Volume 10: September 1-October 31, 1690

Calendar of Treasury Papers, Volume 1, 1556-1696. Originally published by Her Majesty's Stationery Office, London, 1868.

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'Volume 10: September 1-October 31, 1690', in Calendar of Treasury Papers, Volume 1, 1556-1696, (London, 1868) pp. 133-142. British History Online https://www.british-history.ac.uk/cal-treasury-papers/vol1/pp133-142 [accessed 12 April 2024]


September 1–October 31, 1690

Sept. 1. 1. Letter by command of the Lords of the Admiralty to Mr. Jephson, enclosing a copy of an estimate, prepared by the Navy Board, of the wages which would be due to their Majesties' first and second rate ships on the last of that month, to be laid before the Lords of the Treasury. Dated 1 Sept. 1690.
Also the estimate. 1½ pages.
Sept. 5. 2. “A state of the case between Doctor John Jones and Abraham Rottermondt,” with relation to the posts of apothecary to the household and apothecary to the person. Dated 5 Sept. 1690.
The petition of Dr. Jones, praying that neither Rottermondt, nor any one else, might be admitted into his employment.
Minuted:—“To be lay'd before the King.” 2 pages.
Sept. 8. 3. Letter by command of the Lords of the Admiralty, sending, to the Lords of the Treasury, a bond given by Mr. Woolfe, and two other merchants of London, to procure 30 mariners for their Majesties' service at Portsmouth, in consideration of a liberty given for two ships to proceed to Russia; no certificate having been produced of the delivery of the mariners. Dated 8 Sept. 1690.
Docquetted:—“From the Admiralty, with a forfeited bond of 100l. from Woolfe, Lenten, & Caulier.”
Minuted:—“Mr Smith is to putt this bond in suit.” ¾ page.
Sept. 11. 4. Presentment of the Comrs of Customs to the Lords of the Treasury, laying before them the case of Mr. Mark Wildbore, late collector of the port of Whitehaven, praying their Lordships' directions about repaying him for a disbursement made for the hire of the ship “Deliverance,” of Whitehaven, by command of the Lords of the Treasury, to carry arms from that port to Ireland. Dated 11 Sept. 1690.
Minuted:—“The cashier of the customs if it appear due, to pay it & place it to the account of incidents.”
An order of the Comrs of Customs to the collector to hire the said ship. 2½ pages.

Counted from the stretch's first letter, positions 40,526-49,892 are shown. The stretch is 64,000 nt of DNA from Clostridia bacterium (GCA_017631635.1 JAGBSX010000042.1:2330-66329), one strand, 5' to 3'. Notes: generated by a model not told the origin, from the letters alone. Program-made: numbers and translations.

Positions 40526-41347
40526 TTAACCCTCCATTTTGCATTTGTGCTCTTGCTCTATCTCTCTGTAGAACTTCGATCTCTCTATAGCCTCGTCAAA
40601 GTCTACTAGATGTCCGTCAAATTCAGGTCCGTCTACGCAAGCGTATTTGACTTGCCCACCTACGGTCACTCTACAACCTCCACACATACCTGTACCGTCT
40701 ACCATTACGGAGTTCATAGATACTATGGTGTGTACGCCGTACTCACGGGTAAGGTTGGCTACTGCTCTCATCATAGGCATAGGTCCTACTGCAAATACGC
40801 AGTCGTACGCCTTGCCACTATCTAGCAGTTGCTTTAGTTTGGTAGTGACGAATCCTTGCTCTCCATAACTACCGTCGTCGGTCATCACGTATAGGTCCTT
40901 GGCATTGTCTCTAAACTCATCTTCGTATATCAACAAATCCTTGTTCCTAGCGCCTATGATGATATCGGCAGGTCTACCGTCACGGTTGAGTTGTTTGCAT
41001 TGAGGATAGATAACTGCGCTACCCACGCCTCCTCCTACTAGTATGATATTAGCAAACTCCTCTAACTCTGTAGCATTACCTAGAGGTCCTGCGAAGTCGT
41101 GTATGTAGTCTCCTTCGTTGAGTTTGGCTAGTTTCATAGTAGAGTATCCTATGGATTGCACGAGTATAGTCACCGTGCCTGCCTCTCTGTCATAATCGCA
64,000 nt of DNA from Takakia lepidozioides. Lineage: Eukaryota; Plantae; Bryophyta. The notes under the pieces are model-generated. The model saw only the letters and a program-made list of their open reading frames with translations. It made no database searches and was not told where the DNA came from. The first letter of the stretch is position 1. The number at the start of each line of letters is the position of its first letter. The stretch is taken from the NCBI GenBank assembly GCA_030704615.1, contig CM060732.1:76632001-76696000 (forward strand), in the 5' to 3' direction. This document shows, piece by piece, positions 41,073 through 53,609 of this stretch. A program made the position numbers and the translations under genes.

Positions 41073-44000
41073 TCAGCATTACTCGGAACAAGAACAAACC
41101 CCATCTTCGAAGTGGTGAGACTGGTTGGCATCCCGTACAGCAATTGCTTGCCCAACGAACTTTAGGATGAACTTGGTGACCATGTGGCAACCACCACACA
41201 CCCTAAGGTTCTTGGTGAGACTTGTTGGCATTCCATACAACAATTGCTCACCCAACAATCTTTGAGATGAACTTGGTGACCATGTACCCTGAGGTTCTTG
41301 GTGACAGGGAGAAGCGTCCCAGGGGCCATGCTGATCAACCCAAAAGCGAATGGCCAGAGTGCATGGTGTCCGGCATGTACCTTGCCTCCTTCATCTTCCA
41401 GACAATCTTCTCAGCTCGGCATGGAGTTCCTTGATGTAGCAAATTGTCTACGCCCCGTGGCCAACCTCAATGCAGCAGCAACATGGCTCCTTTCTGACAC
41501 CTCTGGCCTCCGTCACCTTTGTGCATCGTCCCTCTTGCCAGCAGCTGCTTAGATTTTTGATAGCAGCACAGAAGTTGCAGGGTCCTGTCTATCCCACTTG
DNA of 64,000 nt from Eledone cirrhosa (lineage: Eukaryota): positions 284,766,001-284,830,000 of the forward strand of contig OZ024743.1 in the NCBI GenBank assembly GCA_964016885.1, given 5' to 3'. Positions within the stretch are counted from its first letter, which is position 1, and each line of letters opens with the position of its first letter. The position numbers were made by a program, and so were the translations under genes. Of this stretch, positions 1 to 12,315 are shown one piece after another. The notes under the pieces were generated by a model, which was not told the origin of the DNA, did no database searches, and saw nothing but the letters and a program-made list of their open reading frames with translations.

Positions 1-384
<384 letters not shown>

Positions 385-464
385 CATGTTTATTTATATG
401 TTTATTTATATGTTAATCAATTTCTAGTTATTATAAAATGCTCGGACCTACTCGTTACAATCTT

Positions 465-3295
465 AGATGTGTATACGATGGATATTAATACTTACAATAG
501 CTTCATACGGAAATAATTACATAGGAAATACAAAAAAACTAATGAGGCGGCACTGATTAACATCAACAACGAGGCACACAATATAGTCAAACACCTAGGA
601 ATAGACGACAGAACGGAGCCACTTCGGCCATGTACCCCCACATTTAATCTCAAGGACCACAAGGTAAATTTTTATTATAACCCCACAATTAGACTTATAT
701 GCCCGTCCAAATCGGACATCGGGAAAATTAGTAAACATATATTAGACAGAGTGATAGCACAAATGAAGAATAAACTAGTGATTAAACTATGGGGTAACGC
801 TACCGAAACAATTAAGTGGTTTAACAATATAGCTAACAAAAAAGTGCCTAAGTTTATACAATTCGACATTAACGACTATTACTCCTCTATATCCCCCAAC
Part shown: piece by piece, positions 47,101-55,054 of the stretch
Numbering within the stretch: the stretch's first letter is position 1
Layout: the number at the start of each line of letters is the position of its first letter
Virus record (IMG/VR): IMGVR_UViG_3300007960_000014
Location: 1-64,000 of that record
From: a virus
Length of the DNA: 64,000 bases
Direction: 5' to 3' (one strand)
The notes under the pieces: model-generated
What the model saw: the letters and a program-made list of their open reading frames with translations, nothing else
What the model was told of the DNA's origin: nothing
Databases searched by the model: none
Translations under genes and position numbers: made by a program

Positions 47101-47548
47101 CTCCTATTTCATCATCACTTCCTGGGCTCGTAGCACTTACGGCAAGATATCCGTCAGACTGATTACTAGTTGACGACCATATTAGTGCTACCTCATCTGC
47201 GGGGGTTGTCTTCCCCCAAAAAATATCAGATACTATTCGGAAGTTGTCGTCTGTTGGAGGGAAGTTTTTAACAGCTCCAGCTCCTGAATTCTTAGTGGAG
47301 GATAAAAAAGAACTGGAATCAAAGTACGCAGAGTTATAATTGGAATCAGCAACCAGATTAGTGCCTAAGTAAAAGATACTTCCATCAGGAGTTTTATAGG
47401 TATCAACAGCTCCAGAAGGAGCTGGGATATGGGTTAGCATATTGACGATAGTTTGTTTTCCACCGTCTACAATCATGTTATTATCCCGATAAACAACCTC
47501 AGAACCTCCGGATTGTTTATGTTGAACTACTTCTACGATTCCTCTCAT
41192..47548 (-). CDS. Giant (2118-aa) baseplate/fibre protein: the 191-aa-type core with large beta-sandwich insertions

Sept. 16.]
5. Petition of the Hon. the Lady Margaret Hay, administratrix to William, late Earl of Kinnoul, and sister to the Earl, addressed to the Lords of the Treasury; praying to be heard by counsel upon her two petitions touching a grant of an annuity out of the duty of 4½ per cent., and the grant of the duty of all potashes, smalts, and borillia.
Minuted:—“16 Septr 1690. To be heard on Monday next afternoone.” 1 page.
Sept. 16. 6. Letter, signed “Richd Savage, in the absence of Mr Sansom,” addressed to William Jephson, Esq., Secretary of the Lords of the Treasury; sending a copy of the Comrs presentment of 9 July, for remission of the tax on the officers' salaries. Dated 16 Sept. 1690.
Accompanied by the copy. 4 leaves.
Sept. 17.]
7. Petition of Dorothy Hubblethorne, widow and relict of Col. John Hubblethorne, deceased, showing that King Charles the Second settled a pension of 200l. per annum for the maintenance of her children, in consideration of the services of her husband, who was slain in the last Dutch war, but she had received no benefit from her pension for the last three years; praying for present relief.
Minuted:—“To be consider'd when the King settles the establishment of Ireland.” “Brought in by ye King, 17 Septembr 1690.”
Accompanied by another paper entitled “Mrs. Hubblethorne's case.” 2 pages.
Sept. 19. 8. Letter of Francis, Archbishop of Dublin, to Sir Stephen Fox, one of the Comrs of their Majesties' revenue at the Treasury Chamber, applying for an officer to view the parcels he designed to send by Chester into Ireland, and for a permit for them, and a coach and six horses, in order that they might be allowed to pass without the vexation and trouble of a search from the custom-house officers. He says that in Ireland, where he had lost so much, he was obliged to procure a little conveniency of living, and feared the rigour of these officers would make every pair of shoes that were not cobbled new, unless relieved by an order. Dated 19 Sept. 1690. 1½ pages.
Sept. 19. 9. Petition of Thomas Harrison, pavior, showing that he was thrown into prison, and his wife and children turned out of doors, and praying the order of the Lords of the Treasury for the payment of 72l. 16s. 9d., due for paving in St. James' Park and the Tilt Yard. With Sir Christopher Wren's report endorsed on it in his favour. Dated 19 Sept. 1690.
Minuted:—“To be pd by Mr Lloyd, Paymar of Works, when money is ordered.” ½ sheet.